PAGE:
By Darrell oinas/Dewitt MI. on Sunday, December 22, 2002 - 12:27 pm:

To JS Washington
I would say because of the poor insulating quality of the homes most of it melted off and the other reason is the pitch of the roof as wind would remove a lot of it. I remember in the late 60's in calumet that is what it looked like and I use to walk to morrison school every day no matter what the weather, I remember they only closed the school once while I was up there and that was due to a blizzard and we as kids only found out about it after having walked to the school through it.

By Dave Mad. Hgts. Mi. Micliff st. in Moa on Sunday, December 22, 2002 - 02:08 pm:

It is cliff st. in Mohawk. Jurmu's house 3rd on right side. Played road hockey there as a kid. Brings back alot of memories.

By Dave Mad. Hgts. Mi. on Sunday, December 22, 2002 - 02:36 pm:

The old nos. 3 and 4 mine shaft and smoke stack were at bottom of hill.

By rt,MI on Sunday, December 22, 2002 - 04:05 pm:

The car's tell me "sixties", is this the right age of post card?

By Al, sunny today also SoCal on Sunday, December 22, 2002 - 04:38 pm:

'60 Chevy & Falcon, looks to be Jan. Or Feb. as the SnoGo's been thru recently. What a snow pile they left, 'rock hard' too. Yeah, no insulation in those attics.

By Ned, Kingsford on Sunday, December 22, 2002 - 05:02 pm:

I know the pic is of Mohawk but it looks just like the streets looked like in Laurium when my family lived there (102 South Pewabic, late 40's, early 50's). Looks like the SnoGo must have just gone by because of the cars parked on the wrong side of the street. Thats what they used to do in Laurium when they wanted to SnoGo the street, everyone had to move their cars. Plus the snow plow hasn't been by yet to "clean up". I also remenber that when we first lived in Laurium, the SnoGo didn't have a moveable chute and they would blow the snow into the driveway and walkways and if you didn't get it shoveled out right away, it would harden like concrete and the "Yooper Scooper" wouldn't touch it. It had to be chipped out.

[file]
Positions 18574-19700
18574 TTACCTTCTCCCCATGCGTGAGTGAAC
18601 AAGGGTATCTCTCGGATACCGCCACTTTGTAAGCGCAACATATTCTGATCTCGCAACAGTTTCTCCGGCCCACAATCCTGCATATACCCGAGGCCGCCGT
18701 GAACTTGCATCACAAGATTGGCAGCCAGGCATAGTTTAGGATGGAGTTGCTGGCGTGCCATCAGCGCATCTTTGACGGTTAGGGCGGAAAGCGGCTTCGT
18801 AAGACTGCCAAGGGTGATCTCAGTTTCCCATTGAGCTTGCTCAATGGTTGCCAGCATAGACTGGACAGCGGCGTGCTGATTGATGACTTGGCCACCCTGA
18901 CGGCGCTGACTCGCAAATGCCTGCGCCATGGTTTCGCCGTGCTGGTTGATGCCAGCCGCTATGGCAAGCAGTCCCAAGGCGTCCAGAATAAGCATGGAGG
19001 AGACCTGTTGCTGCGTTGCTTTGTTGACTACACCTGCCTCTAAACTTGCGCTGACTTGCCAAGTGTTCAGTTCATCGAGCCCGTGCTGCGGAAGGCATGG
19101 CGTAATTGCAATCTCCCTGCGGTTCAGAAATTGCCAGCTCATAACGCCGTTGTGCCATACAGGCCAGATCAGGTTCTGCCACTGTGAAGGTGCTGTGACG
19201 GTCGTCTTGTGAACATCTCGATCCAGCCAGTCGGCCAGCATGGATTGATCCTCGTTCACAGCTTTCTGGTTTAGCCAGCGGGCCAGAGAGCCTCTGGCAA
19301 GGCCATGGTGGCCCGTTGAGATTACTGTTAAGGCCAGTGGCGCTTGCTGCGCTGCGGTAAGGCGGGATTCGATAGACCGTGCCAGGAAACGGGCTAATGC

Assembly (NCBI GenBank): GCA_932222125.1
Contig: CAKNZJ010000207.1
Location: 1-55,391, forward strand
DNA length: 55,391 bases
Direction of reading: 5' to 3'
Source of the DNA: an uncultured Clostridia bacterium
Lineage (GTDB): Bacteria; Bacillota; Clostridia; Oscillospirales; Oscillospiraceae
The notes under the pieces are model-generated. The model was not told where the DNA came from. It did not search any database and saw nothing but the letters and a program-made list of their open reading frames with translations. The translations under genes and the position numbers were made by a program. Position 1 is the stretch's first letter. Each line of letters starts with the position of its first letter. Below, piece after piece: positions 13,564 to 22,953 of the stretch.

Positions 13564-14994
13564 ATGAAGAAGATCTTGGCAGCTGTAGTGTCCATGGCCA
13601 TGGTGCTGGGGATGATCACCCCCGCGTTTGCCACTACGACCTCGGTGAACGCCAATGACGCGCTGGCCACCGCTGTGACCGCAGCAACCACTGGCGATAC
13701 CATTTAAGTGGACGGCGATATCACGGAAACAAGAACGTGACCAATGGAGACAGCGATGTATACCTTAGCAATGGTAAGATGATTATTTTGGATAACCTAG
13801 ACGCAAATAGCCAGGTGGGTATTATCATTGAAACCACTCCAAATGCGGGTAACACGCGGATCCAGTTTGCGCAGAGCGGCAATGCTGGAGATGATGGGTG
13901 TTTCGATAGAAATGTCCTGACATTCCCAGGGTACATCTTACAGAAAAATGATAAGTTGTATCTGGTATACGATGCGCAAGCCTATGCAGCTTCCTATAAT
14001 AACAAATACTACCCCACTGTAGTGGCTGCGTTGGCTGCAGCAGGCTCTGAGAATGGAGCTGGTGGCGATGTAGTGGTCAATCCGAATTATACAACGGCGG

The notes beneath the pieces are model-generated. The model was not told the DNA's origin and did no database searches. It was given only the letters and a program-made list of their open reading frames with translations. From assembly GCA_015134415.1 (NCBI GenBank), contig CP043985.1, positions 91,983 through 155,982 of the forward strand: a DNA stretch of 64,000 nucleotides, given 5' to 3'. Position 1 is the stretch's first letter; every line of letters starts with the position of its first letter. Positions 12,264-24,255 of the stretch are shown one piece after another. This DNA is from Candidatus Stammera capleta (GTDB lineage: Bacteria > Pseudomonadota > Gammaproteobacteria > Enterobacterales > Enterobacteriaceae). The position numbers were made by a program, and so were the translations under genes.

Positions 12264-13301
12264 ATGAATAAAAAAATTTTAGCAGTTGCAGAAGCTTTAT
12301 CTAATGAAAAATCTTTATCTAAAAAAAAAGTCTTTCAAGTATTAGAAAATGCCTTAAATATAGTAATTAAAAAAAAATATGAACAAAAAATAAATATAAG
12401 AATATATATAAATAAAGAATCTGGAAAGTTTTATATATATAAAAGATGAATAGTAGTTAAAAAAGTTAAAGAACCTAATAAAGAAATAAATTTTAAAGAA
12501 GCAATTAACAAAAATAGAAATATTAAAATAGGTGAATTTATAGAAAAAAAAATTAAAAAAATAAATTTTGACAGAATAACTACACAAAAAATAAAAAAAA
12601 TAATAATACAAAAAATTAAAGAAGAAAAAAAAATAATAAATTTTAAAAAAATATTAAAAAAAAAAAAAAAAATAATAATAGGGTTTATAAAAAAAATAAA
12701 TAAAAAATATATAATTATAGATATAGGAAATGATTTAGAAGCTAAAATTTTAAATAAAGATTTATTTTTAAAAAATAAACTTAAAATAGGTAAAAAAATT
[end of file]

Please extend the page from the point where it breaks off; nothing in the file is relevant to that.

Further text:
By Steve, Pittsburgh, PA on Sunday, December 22, 2002 - 05:15 pm:

Imagine the insulating effect on the lower floors of these homes! I bet it was dark all day too!

By Jim, Lower Mi. on Sunday, December 22, 2002 - 05:45 pm:

I was born in Ishpeming in '31, but we moved south for work in GM. My father told us many times, how they had to go out after a BIG snow and look for the top of their cars with a broom handle of something. They would leave it there to mark the car so the plows wouldn't take the side off the car when they came by.

By Darrell oinas/Dewitt MI. on Sunday, December 22, 2002 - 06:23 pm:

Just to add another note, I lived in a similar looking house at 4216 tenth street in calumet that was heated by the old coal furnace and during the winter it was very warm inside I remember being half frozen and going right to one of the convection heat outlets, no forced air back then, at least not in our house and belive me you were roasty toasty in a few miniutes, and I lost quite a few sleds by leaving them where the snow througher would go thru and they would chew them up and stop and tell my mother about it and then she would get mad at me but did I learn oh yes, after about 3 sleds.